Annual rye grass is a popular grass used to overseed home lawns during cold winter months. It is also frequently grown as a cover crop to provide food for grazing cattle. Rye grass grows in bunches rather than individual blades and is characterized by a yellow at the base which develops into dark green leaf blades. Although rye grass typically only survives one year, if the grass produces seed before dying, the seed will sprout the following year.
Wait until the daytime temperatures climb above 50 degrees Fahrenheit and the nighttime temperatures are no lower than 40 degrees Fahrenheit. The herbicide application process should also occur only during dry periods with a lot of sun, as rain will wash it away before it can kill the rye grass.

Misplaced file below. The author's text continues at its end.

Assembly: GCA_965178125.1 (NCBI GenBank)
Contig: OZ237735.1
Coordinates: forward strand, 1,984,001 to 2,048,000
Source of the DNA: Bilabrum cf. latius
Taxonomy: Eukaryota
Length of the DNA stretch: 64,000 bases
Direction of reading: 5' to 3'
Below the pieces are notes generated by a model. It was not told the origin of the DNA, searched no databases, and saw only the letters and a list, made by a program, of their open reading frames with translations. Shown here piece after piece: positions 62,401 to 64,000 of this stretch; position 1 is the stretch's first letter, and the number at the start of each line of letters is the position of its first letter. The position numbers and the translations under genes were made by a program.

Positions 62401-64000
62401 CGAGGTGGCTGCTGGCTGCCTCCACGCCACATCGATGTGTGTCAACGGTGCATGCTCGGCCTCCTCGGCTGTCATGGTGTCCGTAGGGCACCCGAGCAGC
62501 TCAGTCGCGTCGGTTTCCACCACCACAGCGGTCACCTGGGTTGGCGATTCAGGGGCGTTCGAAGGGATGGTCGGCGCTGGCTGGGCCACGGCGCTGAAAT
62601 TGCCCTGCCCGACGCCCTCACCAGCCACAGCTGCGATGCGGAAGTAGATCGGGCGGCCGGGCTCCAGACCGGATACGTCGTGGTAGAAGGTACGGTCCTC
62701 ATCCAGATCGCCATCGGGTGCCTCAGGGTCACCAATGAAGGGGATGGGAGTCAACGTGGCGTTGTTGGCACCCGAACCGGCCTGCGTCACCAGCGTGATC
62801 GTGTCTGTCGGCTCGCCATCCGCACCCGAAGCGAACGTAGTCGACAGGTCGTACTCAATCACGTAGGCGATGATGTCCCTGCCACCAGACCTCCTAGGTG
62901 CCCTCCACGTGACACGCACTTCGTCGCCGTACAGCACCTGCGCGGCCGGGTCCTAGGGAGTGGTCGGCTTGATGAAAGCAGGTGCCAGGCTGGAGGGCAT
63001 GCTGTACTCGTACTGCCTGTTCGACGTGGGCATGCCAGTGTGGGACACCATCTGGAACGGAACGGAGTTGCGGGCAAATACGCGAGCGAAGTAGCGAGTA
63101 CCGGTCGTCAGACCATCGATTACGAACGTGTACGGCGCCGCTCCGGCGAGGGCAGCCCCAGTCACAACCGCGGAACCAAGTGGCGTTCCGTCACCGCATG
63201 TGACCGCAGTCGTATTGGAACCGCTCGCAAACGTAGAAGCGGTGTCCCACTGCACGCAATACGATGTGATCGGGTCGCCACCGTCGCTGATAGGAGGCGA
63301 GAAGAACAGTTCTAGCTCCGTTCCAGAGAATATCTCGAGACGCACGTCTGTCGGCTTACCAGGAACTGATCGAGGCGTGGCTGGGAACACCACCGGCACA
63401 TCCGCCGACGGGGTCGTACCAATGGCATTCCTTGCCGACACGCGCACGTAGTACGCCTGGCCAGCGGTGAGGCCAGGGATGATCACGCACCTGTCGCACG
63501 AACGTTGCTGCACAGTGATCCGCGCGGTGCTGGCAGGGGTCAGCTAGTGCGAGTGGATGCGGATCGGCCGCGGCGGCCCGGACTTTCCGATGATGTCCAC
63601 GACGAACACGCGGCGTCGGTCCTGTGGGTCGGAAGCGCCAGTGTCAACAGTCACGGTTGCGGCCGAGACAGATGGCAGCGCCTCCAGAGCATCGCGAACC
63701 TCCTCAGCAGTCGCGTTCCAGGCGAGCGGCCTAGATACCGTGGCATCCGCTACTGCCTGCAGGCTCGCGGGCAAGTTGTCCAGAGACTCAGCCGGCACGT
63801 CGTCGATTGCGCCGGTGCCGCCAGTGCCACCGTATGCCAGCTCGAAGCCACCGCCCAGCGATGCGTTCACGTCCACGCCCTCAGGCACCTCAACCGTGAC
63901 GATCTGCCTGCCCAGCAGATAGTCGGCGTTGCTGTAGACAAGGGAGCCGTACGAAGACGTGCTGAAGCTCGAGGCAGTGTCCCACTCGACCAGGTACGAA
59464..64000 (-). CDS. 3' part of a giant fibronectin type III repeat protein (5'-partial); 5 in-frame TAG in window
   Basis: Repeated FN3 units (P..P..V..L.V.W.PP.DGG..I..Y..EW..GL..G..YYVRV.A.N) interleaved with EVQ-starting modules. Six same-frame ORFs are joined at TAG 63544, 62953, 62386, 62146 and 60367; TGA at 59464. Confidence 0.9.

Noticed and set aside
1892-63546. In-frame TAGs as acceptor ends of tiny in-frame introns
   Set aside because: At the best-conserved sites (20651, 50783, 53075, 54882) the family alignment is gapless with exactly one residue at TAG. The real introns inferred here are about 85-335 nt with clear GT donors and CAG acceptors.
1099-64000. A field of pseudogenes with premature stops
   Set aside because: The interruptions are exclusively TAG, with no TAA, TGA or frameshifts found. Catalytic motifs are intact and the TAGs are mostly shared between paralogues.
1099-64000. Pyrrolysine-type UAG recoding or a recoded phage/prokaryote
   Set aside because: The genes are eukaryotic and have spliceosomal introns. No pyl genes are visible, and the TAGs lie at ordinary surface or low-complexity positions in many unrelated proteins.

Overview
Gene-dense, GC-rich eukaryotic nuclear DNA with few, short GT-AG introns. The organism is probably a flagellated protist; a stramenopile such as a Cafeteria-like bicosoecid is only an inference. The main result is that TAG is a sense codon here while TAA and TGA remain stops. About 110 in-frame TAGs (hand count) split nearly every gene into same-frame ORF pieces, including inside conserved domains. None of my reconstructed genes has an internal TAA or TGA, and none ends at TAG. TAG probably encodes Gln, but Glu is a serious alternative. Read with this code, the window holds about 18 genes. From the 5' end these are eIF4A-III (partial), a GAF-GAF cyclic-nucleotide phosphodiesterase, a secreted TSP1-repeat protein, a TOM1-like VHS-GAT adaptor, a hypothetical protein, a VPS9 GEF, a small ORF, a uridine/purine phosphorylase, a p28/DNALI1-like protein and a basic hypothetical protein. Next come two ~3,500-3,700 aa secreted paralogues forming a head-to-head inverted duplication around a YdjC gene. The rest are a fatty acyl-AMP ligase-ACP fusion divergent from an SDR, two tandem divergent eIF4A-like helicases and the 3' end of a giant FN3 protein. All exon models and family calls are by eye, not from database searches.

Fill a 3-gallon garden sprayer with a non persistent-contact herbicide made for weeds, not grass. This is a herbicide that is designed to kill weeds on contact and does not remain in the soil. Herbicides containing glyphosate are especially effective at killing rye grass.
Point the nozzle downward at a 45-degree angle to the ground. Spray the entire surface of the ground with a thin layer of herbicide and allow it to dry.
Wait two weeks and examine the lawn for new rye grass which may have sprouted from seeds. Apply a second application of herbicide if evidence of new rye grass is found.